FRV’s solar grazing strategy and larger aims in PV development align with Abdul Latif Jameel’s main remit to expand its business into wider environmental and philanthropic aims.  Established 75 years ago as a trading and automotive business, Abdul Latif Jameel has applied its vast experience in the automotive sector, combined with its expertise and operations infrastructure, to diversify into new sectors that contribute to the ‘infrastructure of life’ across the globe.

“We believe that sustainability across every aspect of existence – human, flora and fauna, is essential for the planet’s future development and the main challenges it currently faces,” says Fady Jameel, Deputy President and Vice Chairman of Abdul Latif Jameel. 

“FRV is an integral part of this journey.  We are 100% committed to generating renewable energy in an affordable, clean and sustainable way that meets social, environmental and economic needs both locally and globally.

From the word go, we design our solutions and innovations to reduce any harmful environmental impact to the maximum effect, and our O&M activities are no exception.  So, when we started our O&M services in La Jacinta, we quickly decided to implement a solar grazing solution that our team had already undertaken for other projects in Europe.”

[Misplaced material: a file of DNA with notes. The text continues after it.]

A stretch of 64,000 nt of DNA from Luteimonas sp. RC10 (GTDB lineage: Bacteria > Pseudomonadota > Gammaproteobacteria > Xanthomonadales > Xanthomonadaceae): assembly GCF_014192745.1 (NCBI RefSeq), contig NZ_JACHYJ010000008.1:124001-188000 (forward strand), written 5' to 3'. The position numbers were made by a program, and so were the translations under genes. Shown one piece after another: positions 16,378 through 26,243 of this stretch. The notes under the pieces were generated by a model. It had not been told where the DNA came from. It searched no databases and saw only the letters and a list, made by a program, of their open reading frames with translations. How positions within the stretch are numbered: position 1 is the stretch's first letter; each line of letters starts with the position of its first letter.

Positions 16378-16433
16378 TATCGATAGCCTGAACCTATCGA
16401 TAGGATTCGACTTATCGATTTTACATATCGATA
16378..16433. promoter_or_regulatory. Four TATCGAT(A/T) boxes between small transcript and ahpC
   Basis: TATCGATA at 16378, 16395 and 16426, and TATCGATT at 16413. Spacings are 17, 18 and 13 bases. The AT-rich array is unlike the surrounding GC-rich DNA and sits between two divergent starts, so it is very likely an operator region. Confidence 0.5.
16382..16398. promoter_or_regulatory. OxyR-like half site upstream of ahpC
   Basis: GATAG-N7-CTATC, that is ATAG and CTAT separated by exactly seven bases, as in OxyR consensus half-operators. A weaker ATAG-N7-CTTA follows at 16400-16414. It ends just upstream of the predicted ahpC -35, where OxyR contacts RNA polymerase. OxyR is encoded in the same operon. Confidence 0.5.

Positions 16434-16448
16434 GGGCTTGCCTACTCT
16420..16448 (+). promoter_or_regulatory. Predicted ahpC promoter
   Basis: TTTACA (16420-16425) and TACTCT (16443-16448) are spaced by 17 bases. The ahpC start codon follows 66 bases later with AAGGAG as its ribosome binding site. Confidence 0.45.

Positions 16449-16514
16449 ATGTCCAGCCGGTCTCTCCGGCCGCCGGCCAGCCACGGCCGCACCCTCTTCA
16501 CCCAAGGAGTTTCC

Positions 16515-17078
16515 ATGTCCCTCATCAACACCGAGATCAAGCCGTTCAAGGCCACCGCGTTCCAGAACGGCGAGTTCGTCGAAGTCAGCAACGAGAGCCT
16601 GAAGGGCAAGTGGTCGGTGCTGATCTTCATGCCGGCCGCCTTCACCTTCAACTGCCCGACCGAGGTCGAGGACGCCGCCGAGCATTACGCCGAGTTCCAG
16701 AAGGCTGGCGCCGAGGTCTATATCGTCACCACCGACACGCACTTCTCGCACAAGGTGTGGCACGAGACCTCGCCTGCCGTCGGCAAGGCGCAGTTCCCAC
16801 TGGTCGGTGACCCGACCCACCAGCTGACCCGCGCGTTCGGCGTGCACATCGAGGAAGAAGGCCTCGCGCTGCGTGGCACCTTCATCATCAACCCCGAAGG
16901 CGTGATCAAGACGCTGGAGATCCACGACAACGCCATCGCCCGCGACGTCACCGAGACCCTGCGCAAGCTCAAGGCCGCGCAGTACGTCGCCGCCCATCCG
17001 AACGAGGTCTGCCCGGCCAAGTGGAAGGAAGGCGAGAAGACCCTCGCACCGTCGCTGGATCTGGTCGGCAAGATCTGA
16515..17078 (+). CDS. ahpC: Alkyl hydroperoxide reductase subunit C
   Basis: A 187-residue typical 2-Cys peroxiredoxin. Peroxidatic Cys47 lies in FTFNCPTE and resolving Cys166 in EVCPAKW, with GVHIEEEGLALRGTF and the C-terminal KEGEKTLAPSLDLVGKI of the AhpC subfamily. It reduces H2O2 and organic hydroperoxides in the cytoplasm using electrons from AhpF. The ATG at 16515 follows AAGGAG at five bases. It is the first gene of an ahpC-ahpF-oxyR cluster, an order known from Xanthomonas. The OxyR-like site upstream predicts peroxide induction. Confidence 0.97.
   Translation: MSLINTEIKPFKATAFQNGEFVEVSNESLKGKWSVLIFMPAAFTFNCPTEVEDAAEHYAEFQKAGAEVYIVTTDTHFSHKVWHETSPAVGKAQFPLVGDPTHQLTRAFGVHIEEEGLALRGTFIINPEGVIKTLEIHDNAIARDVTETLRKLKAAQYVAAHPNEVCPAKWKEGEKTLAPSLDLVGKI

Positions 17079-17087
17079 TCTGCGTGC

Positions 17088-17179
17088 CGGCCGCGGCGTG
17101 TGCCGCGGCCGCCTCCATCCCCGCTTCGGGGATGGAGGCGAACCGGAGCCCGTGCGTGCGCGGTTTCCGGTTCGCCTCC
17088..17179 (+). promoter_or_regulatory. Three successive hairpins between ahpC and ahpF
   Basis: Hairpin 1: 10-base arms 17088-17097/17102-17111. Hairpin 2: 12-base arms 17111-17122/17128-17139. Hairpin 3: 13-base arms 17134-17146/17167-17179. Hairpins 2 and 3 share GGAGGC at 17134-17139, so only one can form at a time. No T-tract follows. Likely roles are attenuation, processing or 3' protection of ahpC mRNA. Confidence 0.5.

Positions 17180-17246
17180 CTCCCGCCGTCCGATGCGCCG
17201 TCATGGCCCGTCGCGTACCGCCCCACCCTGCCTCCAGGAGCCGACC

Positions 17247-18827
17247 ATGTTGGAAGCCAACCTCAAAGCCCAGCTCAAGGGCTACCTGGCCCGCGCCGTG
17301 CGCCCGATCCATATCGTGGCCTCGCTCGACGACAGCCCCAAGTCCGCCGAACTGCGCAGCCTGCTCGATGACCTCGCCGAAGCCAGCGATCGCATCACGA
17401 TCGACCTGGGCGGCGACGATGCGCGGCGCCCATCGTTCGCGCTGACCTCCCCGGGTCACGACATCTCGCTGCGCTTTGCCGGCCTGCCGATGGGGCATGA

On a community level, after careful due diligence on the impact of its construction activities, FRV projects create jobs in both construction and O&M.  In terms of local employment, animal care needs the collaboration of agricultural technical engineers, veterinary practitioners and shepherds from the surrounding community.

Guzman Noya
Guzman Noya, from Uruguay, received an FRV scholarship to study at IE University in Spain.

FRV also operates a ‘Young Talented Leaders’ university scholarship program aimed at promising students from communities local to its projects.

At La Jacinta, in partnership with Inter-American Development Bank (IDB), the program has enabled a local Uruguayan student to study at IE University in Segovia, Spain.

The scholarship covers the full costs of the degree – tuition fees, lodging accommodation, academic materials and meals support for four years.[11]

Future opportunities

Moving forward, FRV continues to see significant opportunities in solar grazing on a global scale and is investigating its use as a larger model for both its own and third-party assets in other key markets.  This includes Australia, where FRV has developed six solar projects and invested more than US$ 700 million since 2012.

“Considering that each day, more and larger solar farms are being developed worldwide, it is almost a moral responsibility to take advantage of this synergy,” says Fady Jameel.  “In this way, we can not only ensure the maximum environmental care of the regions where we have a presence, but also optimize land use and save costs. 

“We firmly believe that solar grazing is the way forward for the development of PV energy on agricultural land.  It is a hugely exciting opportunity and an area where FRV is determined to stay at the forefront through collaborations with likeminded thought leaders.”